.Shell Game

music trampledturtlesTrampled By Turtles just want to rock a banjo without being called a bluegrass band. Is that so wrong?

Trampled By Turtles has all the makings of a bluegrass band. Fiddle: check. Mandolin: check. Banjo: check. Hellfire pace: check. But they’re not a bluegrass band. Ryan Young, the band’s fiddler, says he understands why they get mistaken for one, considering the instrumentation and tempo, but that Trampled By Turtles is more like a rock band that plays acoustic instruments.

“Our music is definitely influenced by bluegrass,” he says, “but if you want to be all technical about it—and usually bluegrass people are very technical about it—then it’s kind of obvious that we’re not a bluegrass band.”

When it came time to choose a name, the members purposely stayed away from anything that had the word “river” or “mountain” or “boys” in it.

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“It couldn’t be something like, the Blue River Mountain Boys,” says Young with a laugh. “That was the only thing that was just off limits.”

Regardless of what you call the band, or their music—and there’s really not a good description of what these guys play—Trampled By Turtles has gone from being a local act in their native Duluth, Minnesota, to being American roots music darlings, raking in fans from young country punks to old-time roots fans. They cross age and demographic lines as easily as they blur genres, and they do it without a shred of pretentiousness.

The down-home feel of the music also seems to run through the band, which has been together for 12 years, with no turnover—no one quitting, no breakups, and relatively little drama. Young attributes this to the fact that everyone is “just real mature” and that they’re all aware that the Trampled By Turtles sound, which ranges from fast and furious to slow and spacious, depends on all the members being there.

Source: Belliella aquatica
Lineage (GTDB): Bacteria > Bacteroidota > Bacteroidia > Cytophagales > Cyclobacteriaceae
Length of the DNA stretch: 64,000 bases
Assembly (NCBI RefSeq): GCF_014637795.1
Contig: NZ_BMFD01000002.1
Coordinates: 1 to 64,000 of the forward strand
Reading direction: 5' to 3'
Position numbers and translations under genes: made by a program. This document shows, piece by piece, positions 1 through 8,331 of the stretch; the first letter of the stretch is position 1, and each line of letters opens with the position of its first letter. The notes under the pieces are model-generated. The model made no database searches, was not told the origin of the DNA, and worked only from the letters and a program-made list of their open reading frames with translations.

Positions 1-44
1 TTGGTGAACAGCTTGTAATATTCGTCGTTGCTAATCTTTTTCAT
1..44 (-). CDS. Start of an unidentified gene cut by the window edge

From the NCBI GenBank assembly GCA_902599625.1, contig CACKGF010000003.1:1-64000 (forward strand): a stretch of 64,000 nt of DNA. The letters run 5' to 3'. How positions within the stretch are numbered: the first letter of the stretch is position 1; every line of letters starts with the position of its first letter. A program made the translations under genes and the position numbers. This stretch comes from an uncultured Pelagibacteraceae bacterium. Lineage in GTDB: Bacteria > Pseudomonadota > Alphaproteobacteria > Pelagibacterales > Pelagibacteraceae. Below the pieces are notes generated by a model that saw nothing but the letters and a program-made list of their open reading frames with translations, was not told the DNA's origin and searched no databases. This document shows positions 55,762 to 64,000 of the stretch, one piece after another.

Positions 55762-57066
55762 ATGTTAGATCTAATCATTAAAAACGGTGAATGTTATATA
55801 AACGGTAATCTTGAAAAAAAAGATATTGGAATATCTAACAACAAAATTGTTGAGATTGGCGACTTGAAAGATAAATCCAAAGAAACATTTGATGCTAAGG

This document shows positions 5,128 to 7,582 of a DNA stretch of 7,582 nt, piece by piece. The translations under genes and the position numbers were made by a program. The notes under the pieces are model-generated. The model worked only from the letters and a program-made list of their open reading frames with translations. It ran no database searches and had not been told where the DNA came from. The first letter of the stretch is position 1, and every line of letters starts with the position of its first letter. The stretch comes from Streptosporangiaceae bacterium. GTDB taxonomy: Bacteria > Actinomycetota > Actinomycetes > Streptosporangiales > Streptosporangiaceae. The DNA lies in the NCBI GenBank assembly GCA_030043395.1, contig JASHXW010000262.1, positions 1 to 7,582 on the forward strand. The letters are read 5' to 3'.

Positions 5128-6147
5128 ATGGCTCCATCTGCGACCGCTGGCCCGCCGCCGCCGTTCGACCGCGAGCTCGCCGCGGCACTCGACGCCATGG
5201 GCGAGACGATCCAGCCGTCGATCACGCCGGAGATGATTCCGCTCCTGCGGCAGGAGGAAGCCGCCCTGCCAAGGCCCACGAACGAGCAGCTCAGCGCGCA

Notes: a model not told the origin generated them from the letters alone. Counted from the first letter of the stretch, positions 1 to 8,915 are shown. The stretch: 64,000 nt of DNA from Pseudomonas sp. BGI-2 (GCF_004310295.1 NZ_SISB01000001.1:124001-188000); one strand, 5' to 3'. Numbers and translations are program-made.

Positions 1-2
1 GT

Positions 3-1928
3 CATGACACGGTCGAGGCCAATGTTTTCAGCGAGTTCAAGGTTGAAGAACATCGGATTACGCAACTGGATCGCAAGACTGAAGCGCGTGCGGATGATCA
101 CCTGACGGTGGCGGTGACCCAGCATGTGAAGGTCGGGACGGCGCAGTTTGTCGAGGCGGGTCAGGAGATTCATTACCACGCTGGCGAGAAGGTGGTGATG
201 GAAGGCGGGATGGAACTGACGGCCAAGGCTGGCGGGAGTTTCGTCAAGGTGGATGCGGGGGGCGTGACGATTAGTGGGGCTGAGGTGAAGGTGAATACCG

“There’s a way that we automatically play with each other, without talking about it or without thinking about it,” Young says. “People complement each other’s playing rather than getting in the way of each other’s playing, and we do it in such a way that sounds like us.” He adds, “If one of us was swapped out, it would sound not like us.”

Perhaps the members’ closeness comes with being from Duluth—not exactly the first place that comes to mind as a roots music hotbed. But Young explains that while Duluth may be overlooked, it’s a city rich with creative and artistic talent of all kinds, including music.

“Considering how small the town is, the size of the music scene is incredible,” says Young, explaining that there are “hundreds and hundreds of bands.” He adds, “There are plenty of towns [the size of Duluth] where there is a nonexistent music scene.”

Within that music scene, Trampled By Turtles is a standout band, along with the indie minimalist band Low, whose frontman Alan Sparhawk was tapped by Trampled By Turtles to produce their most recent album, 2014’s Wild Animals. What emerged from the collaboration is the latest example of a slow but steady change the band has been making—away from insanely fast tunes that require musicians and listeners to hang on for dear life—to slower, more orchestrated numbers rich with layers and instrumentation. Where everyone used to play everything all the time, Trampled By Turtles now puts more focus on composing parts for each instrument.

“From my perspective, we’re kind of just doing the same old thing we’ve always done,” he says, explaining that the biggest difference in the sound is that the band is using overdubs in the studio to fill out the sound a bit. “It’s not a thing where we sit down and say, ‘Let’s play slower songs. It’s just worked out that way.”


Trampled By Turtles will perform at 9 p.m. on Friday, May 29 at the Catalyst, 1011 Pacific Ave., Santa Cruz. $20/adv, $25/door. 423-1338.

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